The history of snowboarding in 2 minutes flat from glenn6666 with thanks.
From that short history emerged the big mountain freeriders. We talked about Jeremy Jones a few days ago, but each country has their stars and none more so than France. Yannick Amevet is one of them. Born in 1976 and resident of Les Deux Alpes, he is today one of France’s best big mountain freeriders.
As with Jeremey Jones, Amevet has learnt the art of prudence although he has certainly had his fair share of wild days. However, one grows up and if you’re lucky you learn a little wisdom along the way. The following is an interesting video from him explaining how he approaches a big mountain descent (MethodTV)
He has been known to compare freestyle riding with a very good video game – except that freestyle is better. “A video game?” said the interviewer, “Ouais, pendant le repérage, la montagne te paraît facile, tu trace ta ligne….”
What Amevet is saying that when you stand back and plot your line it all seems fairly plain sailing, but when you get to the top, you can’t see over the edge, everything you do from there is from memory and razor fast reactions. “It’s super hot, people do not realize the final goal of the game is to take the line you have defined and if you take it, you win the game…”
Xavier de la Rue, another Frenchman and currently Freeride World Tour’s champion for 3 years running, also compares the sport to video games – it’s the addiction and the thrill of the chase.
It is possible to say that the extreme sport of freeriding began way back in the 1930’s and 40’s in the couloirs and gullies that swooped and dropped down from Mont Blanc. Legendary ski champion Emile Allais and his merry band of mountain adventurers were challenging the mountains and creating the first ever hair-raising descents. But it wasn’t until the late 60’s early 70’s when freeriding began to really attract global attention and when the expression Ski Extreme was first coined by the French.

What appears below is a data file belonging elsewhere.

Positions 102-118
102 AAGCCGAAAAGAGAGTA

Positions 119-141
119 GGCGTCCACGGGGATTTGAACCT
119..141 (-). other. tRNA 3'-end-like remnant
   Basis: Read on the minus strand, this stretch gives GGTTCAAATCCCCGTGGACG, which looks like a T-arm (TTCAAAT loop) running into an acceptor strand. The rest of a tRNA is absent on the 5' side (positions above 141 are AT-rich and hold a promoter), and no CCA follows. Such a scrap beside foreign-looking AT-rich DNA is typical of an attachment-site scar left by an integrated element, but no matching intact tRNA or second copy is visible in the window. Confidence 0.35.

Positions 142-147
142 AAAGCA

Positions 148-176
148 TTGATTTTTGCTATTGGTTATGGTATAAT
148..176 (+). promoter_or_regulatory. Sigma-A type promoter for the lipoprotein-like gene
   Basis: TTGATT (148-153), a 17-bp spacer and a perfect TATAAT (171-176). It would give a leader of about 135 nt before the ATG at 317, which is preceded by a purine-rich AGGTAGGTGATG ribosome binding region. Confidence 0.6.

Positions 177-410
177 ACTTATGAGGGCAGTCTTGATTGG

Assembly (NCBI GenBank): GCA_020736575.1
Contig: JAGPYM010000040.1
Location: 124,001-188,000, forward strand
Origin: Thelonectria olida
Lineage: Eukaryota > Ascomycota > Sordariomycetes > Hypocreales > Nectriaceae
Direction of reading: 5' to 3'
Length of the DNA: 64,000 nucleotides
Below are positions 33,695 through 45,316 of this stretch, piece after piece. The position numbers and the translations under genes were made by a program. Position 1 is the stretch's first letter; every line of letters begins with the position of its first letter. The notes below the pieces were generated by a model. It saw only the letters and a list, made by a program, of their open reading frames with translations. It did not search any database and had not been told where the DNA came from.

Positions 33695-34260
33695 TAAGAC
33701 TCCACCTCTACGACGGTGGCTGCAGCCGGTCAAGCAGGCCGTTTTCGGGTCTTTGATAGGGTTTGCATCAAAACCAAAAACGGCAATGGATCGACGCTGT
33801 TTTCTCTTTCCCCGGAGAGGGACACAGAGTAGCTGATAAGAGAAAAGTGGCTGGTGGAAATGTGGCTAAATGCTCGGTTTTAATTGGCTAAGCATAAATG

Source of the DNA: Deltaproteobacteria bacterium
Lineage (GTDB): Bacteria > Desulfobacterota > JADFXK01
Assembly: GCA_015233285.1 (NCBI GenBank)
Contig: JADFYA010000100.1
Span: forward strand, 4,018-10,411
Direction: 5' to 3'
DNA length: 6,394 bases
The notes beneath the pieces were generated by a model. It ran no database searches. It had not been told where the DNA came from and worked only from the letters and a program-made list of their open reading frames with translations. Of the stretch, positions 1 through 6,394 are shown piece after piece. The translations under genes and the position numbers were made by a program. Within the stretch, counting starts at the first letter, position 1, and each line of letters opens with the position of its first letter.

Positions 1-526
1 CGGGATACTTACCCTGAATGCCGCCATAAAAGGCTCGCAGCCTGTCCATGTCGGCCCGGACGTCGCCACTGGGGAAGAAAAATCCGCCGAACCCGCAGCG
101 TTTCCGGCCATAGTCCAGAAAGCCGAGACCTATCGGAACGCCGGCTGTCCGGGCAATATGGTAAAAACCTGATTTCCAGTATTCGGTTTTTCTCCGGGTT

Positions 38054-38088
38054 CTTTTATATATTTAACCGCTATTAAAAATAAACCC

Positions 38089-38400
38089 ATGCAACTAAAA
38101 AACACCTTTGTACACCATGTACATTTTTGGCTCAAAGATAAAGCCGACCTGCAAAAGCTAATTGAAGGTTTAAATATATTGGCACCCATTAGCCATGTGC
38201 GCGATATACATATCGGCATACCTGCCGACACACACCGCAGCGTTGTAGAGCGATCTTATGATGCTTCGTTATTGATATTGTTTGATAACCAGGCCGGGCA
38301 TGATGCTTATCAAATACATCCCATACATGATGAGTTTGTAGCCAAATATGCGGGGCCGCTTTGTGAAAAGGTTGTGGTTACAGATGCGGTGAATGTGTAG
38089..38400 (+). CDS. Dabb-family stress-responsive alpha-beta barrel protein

The Americans weren’t far behind and Montana’s Bill Briggs and California’s Steve McKinney were the first of a whole new generation of young riders that began testing themselves on the steep slopes of the Rockies, the Wasatch and the Sierra Nevada.
In 1991 the now near-mythical World Extreme Ski Championships (WESC) was contested on the steep slopes of Alaska’s Wasatch Mountains. The start list for the contest reads like a Who’s Who of modern freeriding: Doug Coombs won the inaugural men’s title while Kim Reichhelm was tops in the women.
At the same time the Europeans – mainly the French and the Swedes – were honing their big-mountain techniques on the toughest inclines they could find around Mont Blanc and the Savoie Region. The whole game changed when they realised that the Americans were holding big mountain contests and in 1999 French teenager Guerlain Chicherit unleashed a corker of a run in flat-light and ugly Alaskan conditions to capture his first WESC.
Few people realized the enormous impact his Valdez victory would have on the freeriding movement. For the new World Champion wasn’t alone. Back home in France were dozens of young chargers just like him. Fast, smooth – and incredibly efficient on skis. Bold beyond belief. Yet completely sure of their stuff – even in big exposure.
All this time freeriding had been restricted to skiing, but it was only a matter of time before snowboarding took to the big mountains too. Snowboards are ideal for attacking gnarly terrain and steep drops as they are more stable and easier to manage in difficult conditions. It wasn’t long before the snowboard became the tool of choice for many big mountain adventurers.
At the beginning the snowboarders had their very own Alsaska event but the two disciplines combined thanks to a Swiss/Briton called Nicolas Hale-Woods. The Verbier Extreme originally began in 1996 as a snowboard competition, but in 2004 ten of the world’s top ski-freeriders were invited to participate. The event never looked back.
The event has now become the annual world ski and snowboard circuit overseen by Hale-Woods – the Freeride World Tour. It travels from Russia to America and back to the Alps for the final events. The very cream of the world’s riders – skiers and snowboarders, men and women – all vie for an invitation to this prestigious event. “Who could have imagined we would have come this far so soon,” says Hale-Woods. “It’s a great event. But more importantly, the riders who participate are truly fantastic people…”
The next Freeride competition is on 15th January, 2011 – the La Clusaz Radikal Mountain followed by Chamonix on the 22nd.